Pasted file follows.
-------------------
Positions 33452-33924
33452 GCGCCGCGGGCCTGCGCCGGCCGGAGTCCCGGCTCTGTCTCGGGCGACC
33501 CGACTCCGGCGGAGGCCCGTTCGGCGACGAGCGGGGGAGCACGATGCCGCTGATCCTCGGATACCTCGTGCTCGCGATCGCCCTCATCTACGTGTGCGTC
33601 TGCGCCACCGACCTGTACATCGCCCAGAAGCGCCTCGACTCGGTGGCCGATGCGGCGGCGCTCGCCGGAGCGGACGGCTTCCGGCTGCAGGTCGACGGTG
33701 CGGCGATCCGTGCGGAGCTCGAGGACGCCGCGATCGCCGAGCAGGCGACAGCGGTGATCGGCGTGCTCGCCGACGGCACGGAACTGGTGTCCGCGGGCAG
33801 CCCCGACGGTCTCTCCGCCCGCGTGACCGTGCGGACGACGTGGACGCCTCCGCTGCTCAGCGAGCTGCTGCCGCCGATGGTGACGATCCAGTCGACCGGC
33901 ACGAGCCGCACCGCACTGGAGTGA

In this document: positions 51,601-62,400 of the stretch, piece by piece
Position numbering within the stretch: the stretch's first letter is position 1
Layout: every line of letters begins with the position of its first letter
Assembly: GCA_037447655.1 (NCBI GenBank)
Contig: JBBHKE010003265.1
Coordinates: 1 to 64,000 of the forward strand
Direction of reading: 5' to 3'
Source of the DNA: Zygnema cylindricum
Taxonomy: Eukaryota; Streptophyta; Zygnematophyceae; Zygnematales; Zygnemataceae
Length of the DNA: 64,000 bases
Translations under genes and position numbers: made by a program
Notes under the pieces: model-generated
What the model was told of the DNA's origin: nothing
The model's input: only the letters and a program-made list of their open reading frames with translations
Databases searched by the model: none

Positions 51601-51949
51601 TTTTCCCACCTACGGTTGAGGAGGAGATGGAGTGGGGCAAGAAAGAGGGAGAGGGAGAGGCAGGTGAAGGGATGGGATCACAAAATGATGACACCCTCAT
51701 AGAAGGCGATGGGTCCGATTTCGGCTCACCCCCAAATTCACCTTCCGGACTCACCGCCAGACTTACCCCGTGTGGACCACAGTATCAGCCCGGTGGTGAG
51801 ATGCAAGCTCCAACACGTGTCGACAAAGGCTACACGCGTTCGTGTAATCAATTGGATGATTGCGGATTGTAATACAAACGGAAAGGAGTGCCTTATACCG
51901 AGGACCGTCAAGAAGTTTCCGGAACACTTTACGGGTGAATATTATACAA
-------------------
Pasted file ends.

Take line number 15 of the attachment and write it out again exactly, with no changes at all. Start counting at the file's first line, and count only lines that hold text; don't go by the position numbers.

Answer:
Source of the DNA: Zygnema cylindricum